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Redflex files suit

A suit filed last week over a new state law regarding red-light cameras has hit home for Farragut.

Monday, Nov. 14, Farragut’s photo enforcement vendor, Redflex, filed suit over a state law that essentially outlaws red-light camera citations for illegal right turns on red unless right turns have been banned at the intersection entirely.

“Redflex Traffic Systems Monday filed a lawsuit in response to Public Act 425, which has prevented Tennessee cities from operating under the terms of their contracts with Redflex to increase safety on Tennessee roads through photo enforcement,” a statement released Tuesday by Redflex stated.

“Monday’s lawsuit names the city of Farragut, but the focus is Public Act 425, which prevents cities from living up to the terms of an existing contract. Farragut and the nine other cities contracted with Redflex have been placed in a difficult position by the new law,” the statement said.

Redflex has contracts with 10 Tennessee cities. Farragut is the only one named in the suit, which was filed in Knox County Chancery Court.

The state law, Public Act 425, went into effect in July.

As of July 1, Farragut stopped ticketing drivers for illegal right turns on red at a red-light camera.

“Enforcing laws that require drivers to stop before turning right on red is an important part of the overall photo enforcement program,” Redflex’s statement said.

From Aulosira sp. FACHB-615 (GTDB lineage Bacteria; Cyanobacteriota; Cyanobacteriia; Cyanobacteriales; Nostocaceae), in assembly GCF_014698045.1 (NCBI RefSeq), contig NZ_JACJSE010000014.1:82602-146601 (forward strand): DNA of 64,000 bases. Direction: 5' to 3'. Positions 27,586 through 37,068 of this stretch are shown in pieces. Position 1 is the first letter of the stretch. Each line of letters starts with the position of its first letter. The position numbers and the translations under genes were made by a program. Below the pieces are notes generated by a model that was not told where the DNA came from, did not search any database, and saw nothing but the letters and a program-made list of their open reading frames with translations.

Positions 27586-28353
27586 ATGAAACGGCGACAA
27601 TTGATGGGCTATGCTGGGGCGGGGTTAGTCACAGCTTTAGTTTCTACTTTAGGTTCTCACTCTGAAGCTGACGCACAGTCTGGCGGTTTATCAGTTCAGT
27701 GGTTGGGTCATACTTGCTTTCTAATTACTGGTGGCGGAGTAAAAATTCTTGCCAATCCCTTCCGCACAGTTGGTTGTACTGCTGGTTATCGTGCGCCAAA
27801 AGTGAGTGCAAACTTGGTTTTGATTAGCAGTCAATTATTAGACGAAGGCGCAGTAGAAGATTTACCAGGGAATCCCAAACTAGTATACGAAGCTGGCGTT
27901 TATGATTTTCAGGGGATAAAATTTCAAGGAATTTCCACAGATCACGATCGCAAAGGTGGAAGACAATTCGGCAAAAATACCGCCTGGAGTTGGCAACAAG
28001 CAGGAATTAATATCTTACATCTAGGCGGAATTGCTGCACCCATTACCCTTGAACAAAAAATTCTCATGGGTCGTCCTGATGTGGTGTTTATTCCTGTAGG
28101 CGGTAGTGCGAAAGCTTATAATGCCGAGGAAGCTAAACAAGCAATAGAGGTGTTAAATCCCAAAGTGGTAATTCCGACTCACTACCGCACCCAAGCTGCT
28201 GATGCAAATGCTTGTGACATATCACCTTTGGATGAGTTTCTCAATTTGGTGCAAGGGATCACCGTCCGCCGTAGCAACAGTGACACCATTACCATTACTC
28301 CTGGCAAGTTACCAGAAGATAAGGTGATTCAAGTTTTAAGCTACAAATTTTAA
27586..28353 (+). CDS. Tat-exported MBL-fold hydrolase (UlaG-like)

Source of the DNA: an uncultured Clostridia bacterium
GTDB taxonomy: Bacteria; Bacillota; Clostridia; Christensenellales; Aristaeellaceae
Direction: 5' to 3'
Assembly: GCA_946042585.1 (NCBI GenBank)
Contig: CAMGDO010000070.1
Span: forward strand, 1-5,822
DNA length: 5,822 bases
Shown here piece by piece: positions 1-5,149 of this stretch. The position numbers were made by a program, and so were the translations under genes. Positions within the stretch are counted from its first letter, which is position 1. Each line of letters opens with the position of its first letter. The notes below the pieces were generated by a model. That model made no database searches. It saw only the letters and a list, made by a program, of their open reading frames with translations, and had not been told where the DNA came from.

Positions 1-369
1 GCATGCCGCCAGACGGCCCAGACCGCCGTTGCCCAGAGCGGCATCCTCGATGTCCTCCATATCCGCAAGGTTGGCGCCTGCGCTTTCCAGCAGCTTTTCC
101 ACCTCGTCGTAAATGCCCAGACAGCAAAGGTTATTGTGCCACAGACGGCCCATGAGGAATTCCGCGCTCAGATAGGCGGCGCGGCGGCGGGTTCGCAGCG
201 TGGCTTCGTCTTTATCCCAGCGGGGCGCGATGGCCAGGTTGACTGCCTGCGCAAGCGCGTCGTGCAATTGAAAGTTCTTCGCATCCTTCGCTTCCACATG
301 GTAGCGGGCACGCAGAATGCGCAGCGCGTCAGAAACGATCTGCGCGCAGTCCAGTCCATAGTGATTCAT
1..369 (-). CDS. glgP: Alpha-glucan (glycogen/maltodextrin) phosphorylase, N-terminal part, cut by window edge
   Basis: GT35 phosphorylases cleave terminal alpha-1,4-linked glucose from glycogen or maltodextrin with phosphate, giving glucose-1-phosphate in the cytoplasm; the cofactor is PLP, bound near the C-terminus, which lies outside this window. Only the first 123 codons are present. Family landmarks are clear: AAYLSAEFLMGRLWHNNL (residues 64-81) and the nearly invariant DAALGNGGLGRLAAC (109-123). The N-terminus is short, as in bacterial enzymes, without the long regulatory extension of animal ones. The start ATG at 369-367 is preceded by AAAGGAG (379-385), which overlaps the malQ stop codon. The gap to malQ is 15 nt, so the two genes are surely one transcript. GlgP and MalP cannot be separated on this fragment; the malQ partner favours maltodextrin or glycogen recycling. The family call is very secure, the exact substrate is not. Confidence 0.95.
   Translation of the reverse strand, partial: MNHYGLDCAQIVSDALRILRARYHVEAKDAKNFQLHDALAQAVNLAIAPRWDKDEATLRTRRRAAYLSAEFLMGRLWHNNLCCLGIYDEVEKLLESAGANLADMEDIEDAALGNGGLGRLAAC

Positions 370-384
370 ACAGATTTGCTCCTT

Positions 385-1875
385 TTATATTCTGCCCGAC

“Pedestrians and bicyclists who are legally in a crosswalk deserve the same protections under the law that is shared by everyone else on the road.”

Town administrator David Smoak said the lawsuit would be handed over to Town attorney Tom Hale, and perhaps Tennessee Municipal League’s law department.

Redflex’s move followed a suit filed last week against the City of Knoxville by its vendor, American Traffic Solutions, Inc., seeking a ruling that Public Act 425 either should not apply to existing contracts — such as Knoxville’s and Farragut’s — or should be ruled unconstitutional because it does.

Farragut’s photo enforcement manager, Ben Harkins said the Town has since seen its citations drop by nearly half since it stopped ticketing illegal right turns on red. Knoxville reportedly has seen its citations drop by almost 90 percent.

“From a statistical standpoint, we’re better off than what they’re reporting in the [News] Sentinel about Knoxville. Ours is about half, or maybe a little more than half, from year to year,” Harkins said.

He considered the discrepancy between Knoxville’s and Farragut’s drops in citations to be because Harkins was perhaps a bit more lenient with “iffy” violations to begin with.

“The right turns are what I scrutinized the most when they came through. They were the only ones where a [technical] violation may have still occurred but I might not have issued a citation,” Harkins said.


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